During Nahid’s residency in the month of October, Nahid will present art activities for school children at the library, lead evening workshops in the library for adults and teens, make presentations to art students in high schools and colleges, and offer portfolio reviews. All of the Illustrator in Residence programs are free.


You’re Invited to Pembroke Showcase, North Bay

Pembroke Publisher has announced their next #pembrokeshowcase, which will take place Saturday, November 3, at Nipissing University in North Bay. You’re invited to join for this FREE workshop featuring some of Pembroke’s newest and best author-educators, as well as award-winning children’s author Kathy Kacer! This is a can’t-miss opportunity to learn and share with leading educators, as well as your peers in education.

Register now to reserve your spot! Just call 1-800-997-9807, or send an email to alison@pembrokepublishers.com. You can read the full schedule here.


Mark your calendar for the Osborne Collection’s two fall lectures

The Osborne Collection is holding two fall lectures you won’t want to miss!

Thursday, October 18, 2018
The 12th annual Sybille Pantazzi Memorial Lecture
Sydney Smith: Small in the City: Building a Picture Book
Thursday, November 15, 2018
The 31st Helen E. Stubbs Memorial Lecture
Jan Thornhill: On Capturing Children’s Ecological Imagination

Find out more here!


back to top


Links We Love

Articles and videos of interest to educators

How Paul Harbridge and Matt James captured the magic of moonlight

Why Monique Gray Smith almost stopped writing Speaking Our Truth

Meet the finalists for the 2018 TD Canadian Children’s Literature Award

How East Coast mining culture inspired Joanne Schwartz and Sydney Smith’s beautiful picture book

Our Banned Books Reading List

Publishing in Québec 2018: A Cornucopia of Children’s Books

Our Orange Shirt Day Reading List

Second Story Press and Anne Frank House answer kids questions about the Holocaust

Our Photos from Telling Tales 2018

Canadian Publishing 2018: Remembering Sheila Barry at Groundwood Books

Elise Gravel makes learning about fungi fun in The Mushroom Fan Club

LISTEN: Monique Gray Smith’s new book for young readers charts a path to reconciliation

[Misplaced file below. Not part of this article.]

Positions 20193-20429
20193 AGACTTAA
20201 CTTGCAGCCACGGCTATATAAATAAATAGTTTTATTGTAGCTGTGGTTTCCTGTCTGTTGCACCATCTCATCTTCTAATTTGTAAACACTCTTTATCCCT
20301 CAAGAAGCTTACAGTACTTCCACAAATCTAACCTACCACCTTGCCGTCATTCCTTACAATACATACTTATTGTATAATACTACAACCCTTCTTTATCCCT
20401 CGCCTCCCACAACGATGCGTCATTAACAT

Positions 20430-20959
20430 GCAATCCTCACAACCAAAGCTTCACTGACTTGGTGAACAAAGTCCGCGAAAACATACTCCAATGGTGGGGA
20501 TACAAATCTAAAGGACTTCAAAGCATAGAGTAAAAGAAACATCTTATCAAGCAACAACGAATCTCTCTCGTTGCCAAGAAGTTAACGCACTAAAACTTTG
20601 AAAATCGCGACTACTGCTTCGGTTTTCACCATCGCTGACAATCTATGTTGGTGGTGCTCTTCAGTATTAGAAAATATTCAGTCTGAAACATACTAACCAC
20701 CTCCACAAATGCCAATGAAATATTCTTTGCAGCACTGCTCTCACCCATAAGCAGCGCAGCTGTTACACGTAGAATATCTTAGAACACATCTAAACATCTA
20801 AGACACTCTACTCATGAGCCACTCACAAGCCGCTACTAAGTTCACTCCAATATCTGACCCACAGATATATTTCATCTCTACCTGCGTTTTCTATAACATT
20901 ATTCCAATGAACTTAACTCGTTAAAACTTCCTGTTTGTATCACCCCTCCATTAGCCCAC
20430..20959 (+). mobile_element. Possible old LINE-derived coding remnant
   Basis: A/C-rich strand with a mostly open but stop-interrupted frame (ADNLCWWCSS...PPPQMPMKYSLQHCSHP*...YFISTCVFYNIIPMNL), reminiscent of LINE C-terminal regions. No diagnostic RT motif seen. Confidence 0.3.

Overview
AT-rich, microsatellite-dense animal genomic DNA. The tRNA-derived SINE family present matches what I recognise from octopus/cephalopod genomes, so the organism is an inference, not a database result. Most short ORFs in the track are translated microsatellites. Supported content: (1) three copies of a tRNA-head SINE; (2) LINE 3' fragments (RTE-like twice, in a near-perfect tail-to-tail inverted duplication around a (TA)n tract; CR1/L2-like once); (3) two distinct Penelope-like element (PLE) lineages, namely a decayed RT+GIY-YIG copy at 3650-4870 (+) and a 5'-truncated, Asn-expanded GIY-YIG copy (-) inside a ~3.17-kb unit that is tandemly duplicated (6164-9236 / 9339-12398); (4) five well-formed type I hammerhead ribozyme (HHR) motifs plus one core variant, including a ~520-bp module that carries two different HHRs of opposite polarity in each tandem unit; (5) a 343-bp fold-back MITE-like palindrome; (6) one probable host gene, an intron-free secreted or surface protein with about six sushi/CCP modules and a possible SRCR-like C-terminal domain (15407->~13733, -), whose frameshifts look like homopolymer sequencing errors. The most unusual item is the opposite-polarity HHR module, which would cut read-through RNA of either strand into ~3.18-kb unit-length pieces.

13 Canadian works of fantastical fiction for young readers

30 Children’s Books About Diversity That Celebrate Our Differences

Interview with Elly MacKay

WATCH: How Tech is Changing the Way We Read

‘Nothing short of remarkable’: Study finds parents’ chats with their toddlers pay off 10 years later

LISTEN: Mabel’s Fables Celebrates 30 Years

12 New Books For Anne of Green Gables Fans 

The key to children’s literacy: a book of their own they can touch, read and talk about

back to top


October Reading List: Spooky Reads For Halloween!

October isn’t just any month, it’s the month of Halloween! If you’re like us and love everything spooky, you’ll love these Halloween reads by Canadian creators.

Picture Books

The Ghosts Go Spooking
Written by Chrissy Bozak
Illustrated by Patricia Storms
Scholastic Canada, 2015
ISBN 978-1-4431-3904-5
IL: Ages 3-8 RL: Grades 1-2

It’s Halloween night and the ghosts are marching in! Little ghosts go trick-or-treating by ones, twos and up to 10 in this spooky and fun-filled take on “The Ants Go Marching.” Young readers will find ghostly silhouettes and other spooky objects hidden in the illustrations to count along the way! This title is also available in French as Le défilé des fantômes.

Amazon | Indigo | Canadian Bookstores | Wholesalers

Go To Sleep, Little Creep
Written by David Quinn
Illustrated by Ashley Spires
Crown Books for Young Readers, 2018
ISBN 978-1-1019-3944-4
IL: Ages 2-5 RL: Grade 1

Even monsters have to go to sleep. But before little trolls turn out the light and werewolves settle in to dream, there’s fur to be brushed, pajamas to find, and moons that need howling. So grab your cuddly critter and snuggle in for this new bedtime tradition. Debut storyteller David B. Quinn teams up with bestselling author/illustrator Ashley Spires to create a wondrously funny and supremely sweet picture book sure to charm little creeps who aren’t quite ready to fall asleep.